Why are black Americans disproportionately incarcerated in America? In this session, we explore the historical, social, cultural, and religious roots of this injustice through the lens of black theology and with reference to the resources of the black church.
The Very Reverend Dr. Kelly Brown Douglas is Dean of the Episcopal Divinity School and Professor of Theology at Union Theological Seminary; she also serves as Canon Theologian at the Washington National Cathedral. Author of Stand your Ground: Black Bodies and the Justice of God, she researches womanist theology, sexuality, and the black church.
Dr. Terri Jett is Associate Professor of Political Science; affiliate faculty in both the Gender, Women & Sexuality Studies Program and the Peace and Conflict Studies Program; and Special Assistant to the Provost for Diversity and Inclusivity at Butler University. Her research interests include post-Civil Rights era economic development and inclusive pedagogical practices.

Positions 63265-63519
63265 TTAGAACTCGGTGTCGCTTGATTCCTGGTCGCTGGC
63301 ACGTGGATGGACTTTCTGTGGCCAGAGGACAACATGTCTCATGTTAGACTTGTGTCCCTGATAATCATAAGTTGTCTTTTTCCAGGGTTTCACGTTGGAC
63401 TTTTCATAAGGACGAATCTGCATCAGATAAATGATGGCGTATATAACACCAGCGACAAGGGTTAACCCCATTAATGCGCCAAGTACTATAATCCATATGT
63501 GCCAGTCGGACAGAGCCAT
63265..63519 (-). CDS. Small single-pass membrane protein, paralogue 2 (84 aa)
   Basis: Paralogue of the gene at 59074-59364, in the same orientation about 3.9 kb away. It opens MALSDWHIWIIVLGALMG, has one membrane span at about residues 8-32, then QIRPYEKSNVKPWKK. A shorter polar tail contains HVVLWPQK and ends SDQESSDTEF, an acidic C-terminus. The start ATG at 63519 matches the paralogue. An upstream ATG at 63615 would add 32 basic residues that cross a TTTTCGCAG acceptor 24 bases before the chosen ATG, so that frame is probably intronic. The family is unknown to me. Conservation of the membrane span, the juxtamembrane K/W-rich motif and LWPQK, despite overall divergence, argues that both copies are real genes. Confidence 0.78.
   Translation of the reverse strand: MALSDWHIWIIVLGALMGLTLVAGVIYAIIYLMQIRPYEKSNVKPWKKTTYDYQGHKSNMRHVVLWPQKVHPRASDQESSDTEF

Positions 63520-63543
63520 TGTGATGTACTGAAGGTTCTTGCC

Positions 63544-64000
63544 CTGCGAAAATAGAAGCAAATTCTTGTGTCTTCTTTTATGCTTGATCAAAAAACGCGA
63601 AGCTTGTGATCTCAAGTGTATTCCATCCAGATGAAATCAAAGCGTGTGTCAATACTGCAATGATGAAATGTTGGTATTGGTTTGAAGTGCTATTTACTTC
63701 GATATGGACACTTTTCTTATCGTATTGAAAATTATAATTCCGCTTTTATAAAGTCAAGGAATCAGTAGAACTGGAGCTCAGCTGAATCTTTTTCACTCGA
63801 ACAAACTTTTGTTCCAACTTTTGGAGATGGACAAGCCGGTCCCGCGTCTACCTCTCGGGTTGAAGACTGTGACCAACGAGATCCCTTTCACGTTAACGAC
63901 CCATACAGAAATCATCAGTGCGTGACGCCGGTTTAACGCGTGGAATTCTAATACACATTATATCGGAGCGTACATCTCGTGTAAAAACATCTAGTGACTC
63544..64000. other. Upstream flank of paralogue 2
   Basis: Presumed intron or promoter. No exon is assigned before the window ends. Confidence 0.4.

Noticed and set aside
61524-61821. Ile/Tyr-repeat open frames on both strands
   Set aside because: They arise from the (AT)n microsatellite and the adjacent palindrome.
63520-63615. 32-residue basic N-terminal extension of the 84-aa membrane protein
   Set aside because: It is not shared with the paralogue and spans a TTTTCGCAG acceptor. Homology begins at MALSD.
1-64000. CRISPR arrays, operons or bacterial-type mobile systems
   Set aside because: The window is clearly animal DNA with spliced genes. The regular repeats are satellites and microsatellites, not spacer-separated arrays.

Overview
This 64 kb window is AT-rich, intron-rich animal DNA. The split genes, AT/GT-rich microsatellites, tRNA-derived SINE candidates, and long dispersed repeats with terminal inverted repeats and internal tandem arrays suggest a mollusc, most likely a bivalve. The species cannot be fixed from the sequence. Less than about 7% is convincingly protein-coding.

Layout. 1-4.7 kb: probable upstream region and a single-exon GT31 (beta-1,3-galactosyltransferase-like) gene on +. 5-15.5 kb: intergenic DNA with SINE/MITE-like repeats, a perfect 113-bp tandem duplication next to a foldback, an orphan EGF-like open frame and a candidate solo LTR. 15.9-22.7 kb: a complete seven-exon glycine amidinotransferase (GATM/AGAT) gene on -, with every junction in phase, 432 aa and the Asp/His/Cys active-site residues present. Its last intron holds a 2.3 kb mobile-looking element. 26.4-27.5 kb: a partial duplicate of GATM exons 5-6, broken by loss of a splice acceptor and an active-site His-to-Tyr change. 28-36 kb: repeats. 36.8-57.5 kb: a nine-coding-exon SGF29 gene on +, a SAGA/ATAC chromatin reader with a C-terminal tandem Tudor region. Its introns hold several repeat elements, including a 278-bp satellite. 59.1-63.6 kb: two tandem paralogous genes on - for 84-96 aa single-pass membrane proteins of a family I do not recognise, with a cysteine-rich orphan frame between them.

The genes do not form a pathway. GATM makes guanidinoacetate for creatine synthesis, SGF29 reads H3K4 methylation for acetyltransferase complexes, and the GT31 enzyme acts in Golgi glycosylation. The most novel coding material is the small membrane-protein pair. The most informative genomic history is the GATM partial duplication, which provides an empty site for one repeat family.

Dr. James Logan holds the National Endowment for the Humanities Endowed Chair in Interdisciplinary Studies at Earlham College. He teaches in the Religion Department and directs the Program in African & African American Studies. He is the author of Good Punishment? Christian Moral Practice and US Imprisonment.
This event is free and open to the public, no tickets required.
The Butler University Seminar on Religion and Global Affairs is a program of the Center for Faith and Vocation promoting understanding of interfaith and intercultural relations through the discussion of religious issues in global perspectives.